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PAUL88GT
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Report this Post12-11-2001 02:36 PM Click Here to See the Profile for PAUL88GTClick Here to Email PAUL88GTSend a Private Message to PAUL88GTDirect Link to This Post
The one in Huntsville is parked in front of the Space and Rocket Center on Interstate I-565 on the west side of town. You do not have to pay to get in the museum to see it (up close). You may want to check it out if you come to the Swap Meet at the Fiero Factory next April.
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artherd
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Report this Post12-11-2001 11:33 PM Click Here to See the Profile for artherdClick Here to visit artherd's HomePageClick Here to Email artherdSend a Private Message to artherdDirect Link to This Post
I saw that plane in Seattle, first one I've seen up close... AWESOME! Rocket Sled indeed!
I lucked out, Brian Shuel was there (Author of the Sled Driver books, and a SR-71 pilot
We spent the rest of the day there, and I talked with him a bit. They would get up at 6am, fly around the USA TWICE, and be back in CA for lunch....

THe SR-71 would indeed leak fuel on the ground when 'cold' (the airframe normally *operates* in excess of 1,000degreesF.) The JP-7 Fuel is a special, and *very* hard to ignite. Once a fire broke out in a trashcan in a SR-71 hanger, and a quick-thinking mechanic took a bucket of JP-7, tossed it on the fire, and it WENT OUT!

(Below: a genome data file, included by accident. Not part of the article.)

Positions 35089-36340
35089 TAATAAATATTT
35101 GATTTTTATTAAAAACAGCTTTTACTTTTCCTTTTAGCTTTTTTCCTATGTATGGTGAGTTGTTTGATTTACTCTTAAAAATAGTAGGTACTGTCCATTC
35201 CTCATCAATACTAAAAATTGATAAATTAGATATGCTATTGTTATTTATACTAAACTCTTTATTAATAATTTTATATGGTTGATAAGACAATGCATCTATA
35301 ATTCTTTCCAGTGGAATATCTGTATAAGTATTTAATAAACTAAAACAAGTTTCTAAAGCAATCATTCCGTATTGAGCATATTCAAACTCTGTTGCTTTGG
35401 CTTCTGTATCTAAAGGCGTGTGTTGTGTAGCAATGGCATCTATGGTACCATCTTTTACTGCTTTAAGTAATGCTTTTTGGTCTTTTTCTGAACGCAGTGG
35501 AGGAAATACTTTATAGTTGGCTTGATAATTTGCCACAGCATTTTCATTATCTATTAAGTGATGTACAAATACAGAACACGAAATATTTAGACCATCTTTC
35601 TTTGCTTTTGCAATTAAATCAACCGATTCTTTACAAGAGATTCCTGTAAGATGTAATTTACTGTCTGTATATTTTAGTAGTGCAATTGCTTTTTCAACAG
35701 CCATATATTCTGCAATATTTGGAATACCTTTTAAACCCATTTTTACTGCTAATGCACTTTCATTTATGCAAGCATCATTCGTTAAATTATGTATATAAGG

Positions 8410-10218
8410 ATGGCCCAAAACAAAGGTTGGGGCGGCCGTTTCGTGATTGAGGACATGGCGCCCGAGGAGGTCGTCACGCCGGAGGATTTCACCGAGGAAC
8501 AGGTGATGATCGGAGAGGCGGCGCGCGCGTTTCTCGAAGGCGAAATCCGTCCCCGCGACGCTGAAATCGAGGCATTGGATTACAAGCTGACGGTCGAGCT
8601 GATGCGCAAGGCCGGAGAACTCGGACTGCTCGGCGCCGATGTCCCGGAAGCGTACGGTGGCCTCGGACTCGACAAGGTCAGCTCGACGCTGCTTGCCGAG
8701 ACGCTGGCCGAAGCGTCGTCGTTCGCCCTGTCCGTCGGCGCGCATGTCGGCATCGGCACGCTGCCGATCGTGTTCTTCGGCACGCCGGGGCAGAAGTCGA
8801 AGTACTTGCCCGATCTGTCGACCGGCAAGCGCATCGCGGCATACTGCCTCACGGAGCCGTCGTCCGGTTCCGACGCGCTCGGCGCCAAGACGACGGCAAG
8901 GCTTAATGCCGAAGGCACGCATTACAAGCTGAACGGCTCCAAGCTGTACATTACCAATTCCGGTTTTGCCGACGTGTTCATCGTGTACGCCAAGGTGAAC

The JP-7 soaked SR-71 did catch fire once on the run-up pad, but considering the burning temp at sea level is about *HALF* the operating skin temp of the airplane.... They just sat tight and let it burn off

The Titanium Airframe is being gradually heat treated as the plans grow older through normal flying. It does not stress crack like Aluminum, and it is stronger today than it ever was when new. These planes could last *forever!*

The SR-71 Pilots will live about 5min longer than the rest of us, due to Relativity Dialation!!!

------------------

Ben Cannon
88 Formula, T-top, Metalic Red           "Every Man Dies, not every man really Lives"
88 Formula, Northstar, Silver                     -Mel Gibson, "Braveheart"

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artherd
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Report this Post12-11-2001 11:47 PM Click Here to See the Profile for artherdClick Here to visit artherd's HomePageClick Here to Email artherdSend a Private Message to artherdDirect Link to This Post

Kelly Johnson:
"Will it do Mach 3?"
"Oh yes"
"Will it do Mach 3.5?"
"Oh yes"
"Will it do Mach 4?"
"I am not at liberty to discuss the top speed of the SR-71..."
"Will it do Mach 4.5?"
"I am not at liberty to discuss the top speed of the SR-71..."
"Will it do Mach 5?"
"I am not at liberty to discuss the top speed of the SR-71..."
"Will it do Mach 5.5?"
"Oh, no, it won't do Mach 5.5"

Brian once told me that over Libia, he was doing Mach 3.5, and still had *THREE INCHES of afterburner travel* left on the throttles....

Best!
Ben.

PS: They start the JP-7 with Tri-Ethel Borane, a high-energy density exlposive developed for deep pressure offshore oil exploration (blowing holes in rock a mile down.) CERTINLY NOT for starting jet engines

Count the Mach Diamonds!


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Ben Cannon
88 Formula, T-top, Metalic Red           "Every Man Dies, not every man really Lives"
88 Formula, Northstar, Silver                     -Mel Gibson, "Braveheart"